Regarding rancid coolant problems...i've used this stuff with good success, so far over a year in the tank & no stink ever, no rust ever and it sits without being circulated for weeks at a time sometimes. Fairly non toxic, ecologically low impact and completely non carcinogenic too. I almost positive this is ITW's stuff that used to be called Rustlick.
This little 3 gallon system is also from enco...cheap and works good...and you don't have to foul up the inside of your machine. They have them on sale all the time for $89.00.
I machine a lot of copper on the Bridgeport and on my 12x36 lathe so collecting chips is important for scrapping. FWIW I have a little dedicated wet/dry shop vac for each machine. That way I can suck up chips in a very wet environment...and it's great for end of day cleanup too...sucks all the coolant out of the table resevoirs and slots before I blow everything off and wipe down. I just rake and scoop the big piles out of the lathe first. When the shop vac is full...pop the top and dump chips and coolant into a 6 gallon bucket with holes in the bottom that drains into a oil change pan, then pour the leftover coolant back ibnto the system...works pretty good for me in my low/medium production environment.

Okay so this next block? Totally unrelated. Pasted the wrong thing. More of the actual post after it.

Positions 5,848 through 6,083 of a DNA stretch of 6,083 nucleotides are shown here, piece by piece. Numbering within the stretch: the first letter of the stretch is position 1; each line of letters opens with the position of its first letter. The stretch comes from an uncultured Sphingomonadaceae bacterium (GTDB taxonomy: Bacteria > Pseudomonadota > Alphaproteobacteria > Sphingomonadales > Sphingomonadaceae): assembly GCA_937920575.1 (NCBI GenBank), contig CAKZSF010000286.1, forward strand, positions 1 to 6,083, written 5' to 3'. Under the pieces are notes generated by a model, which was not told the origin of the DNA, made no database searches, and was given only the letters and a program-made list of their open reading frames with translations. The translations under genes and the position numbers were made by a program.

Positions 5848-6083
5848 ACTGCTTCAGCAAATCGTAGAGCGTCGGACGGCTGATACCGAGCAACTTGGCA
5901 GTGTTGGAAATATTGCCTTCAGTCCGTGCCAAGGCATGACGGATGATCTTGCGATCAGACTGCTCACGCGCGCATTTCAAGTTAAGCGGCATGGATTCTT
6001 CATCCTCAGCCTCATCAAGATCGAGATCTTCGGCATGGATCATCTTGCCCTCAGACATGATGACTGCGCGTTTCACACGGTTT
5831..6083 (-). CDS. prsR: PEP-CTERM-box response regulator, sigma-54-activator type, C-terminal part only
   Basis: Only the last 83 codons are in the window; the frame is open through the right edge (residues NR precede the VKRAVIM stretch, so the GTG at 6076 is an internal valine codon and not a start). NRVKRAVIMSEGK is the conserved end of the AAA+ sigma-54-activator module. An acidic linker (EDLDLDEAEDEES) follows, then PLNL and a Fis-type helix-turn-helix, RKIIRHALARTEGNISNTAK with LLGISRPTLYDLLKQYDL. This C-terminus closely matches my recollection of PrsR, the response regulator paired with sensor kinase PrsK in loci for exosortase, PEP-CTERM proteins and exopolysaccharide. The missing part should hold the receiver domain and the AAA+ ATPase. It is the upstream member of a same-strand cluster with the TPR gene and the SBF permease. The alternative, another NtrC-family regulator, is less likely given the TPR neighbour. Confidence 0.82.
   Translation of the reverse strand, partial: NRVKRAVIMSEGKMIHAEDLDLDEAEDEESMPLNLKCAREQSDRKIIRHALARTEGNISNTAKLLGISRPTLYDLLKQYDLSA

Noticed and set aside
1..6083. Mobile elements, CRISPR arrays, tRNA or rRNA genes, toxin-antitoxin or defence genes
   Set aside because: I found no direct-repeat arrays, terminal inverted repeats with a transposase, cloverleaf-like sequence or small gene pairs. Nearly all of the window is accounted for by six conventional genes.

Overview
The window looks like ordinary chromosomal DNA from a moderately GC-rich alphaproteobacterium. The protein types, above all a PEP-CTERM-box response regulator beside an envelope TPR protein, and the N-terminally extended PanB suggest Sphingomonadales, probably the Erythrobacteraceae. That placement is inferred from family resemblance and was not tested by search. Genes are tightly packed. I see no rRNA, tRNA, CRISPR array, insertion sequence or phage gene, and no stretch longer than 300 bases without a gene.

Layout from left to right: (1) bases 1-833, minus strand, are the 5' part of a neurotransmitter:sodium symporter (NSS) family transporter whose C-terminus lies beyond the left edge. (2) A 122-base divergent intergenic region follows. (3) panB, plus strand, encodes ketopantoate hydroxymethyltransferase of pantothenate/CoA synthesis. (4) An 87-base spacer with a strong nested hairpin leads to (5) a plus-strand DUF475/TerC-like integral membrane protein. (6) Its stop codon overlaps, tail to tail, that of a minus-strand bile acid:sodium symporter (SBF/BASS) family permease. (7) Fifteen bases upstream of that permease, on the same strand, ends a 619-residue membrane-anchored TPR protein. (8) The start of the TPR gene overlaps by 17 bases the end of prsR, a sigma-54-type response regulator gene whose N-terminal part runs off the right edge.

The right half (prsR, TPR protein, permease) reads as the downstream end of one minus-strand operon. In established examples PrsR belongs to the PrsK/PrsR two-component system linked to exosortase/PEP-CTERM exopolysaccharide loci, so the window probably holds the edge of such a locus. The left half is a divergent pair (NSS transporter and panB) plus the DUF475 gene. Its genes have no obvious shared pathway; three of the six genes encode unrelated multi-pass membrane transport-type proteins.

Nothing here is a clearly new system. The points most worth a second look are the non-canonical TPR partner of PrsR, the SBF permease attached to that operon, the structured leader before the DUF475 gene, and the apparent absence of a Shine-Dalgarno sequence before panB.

I use a shop vac. also for collecting chipsObviously this is not the solution for those who generate large volumes of chips,but for small amounts it has worked just fine for many years.I wanted the newbie to be aware that he can't use just any coolant that comes to hand.if he's starting from a complete learning position,he needs to be careful.The above post on coolants will help him.
If you do find you need to use a recirculating coolant, Doall's Powercut 390 is a good coolant thats never gone rancid on me, I've been using in my lathe and kneemill for 10+ years never had a problem with smell or rust even when not used for sometimes a month or more. Though it does grow some slime that I just skim off occasionaly. Hocut 795 also works well,(I've been running it in my vmc for 3-4 years) no slime, but you have to keep up on the concentration to avoid rust.
Hey Hokie, you might also drop by Mason Mechanical over near you in Salem. They are fine folks and can provide you with tools and (I would imagine) proper lubes, etc. No connection, just a somtimes customer who is always helped.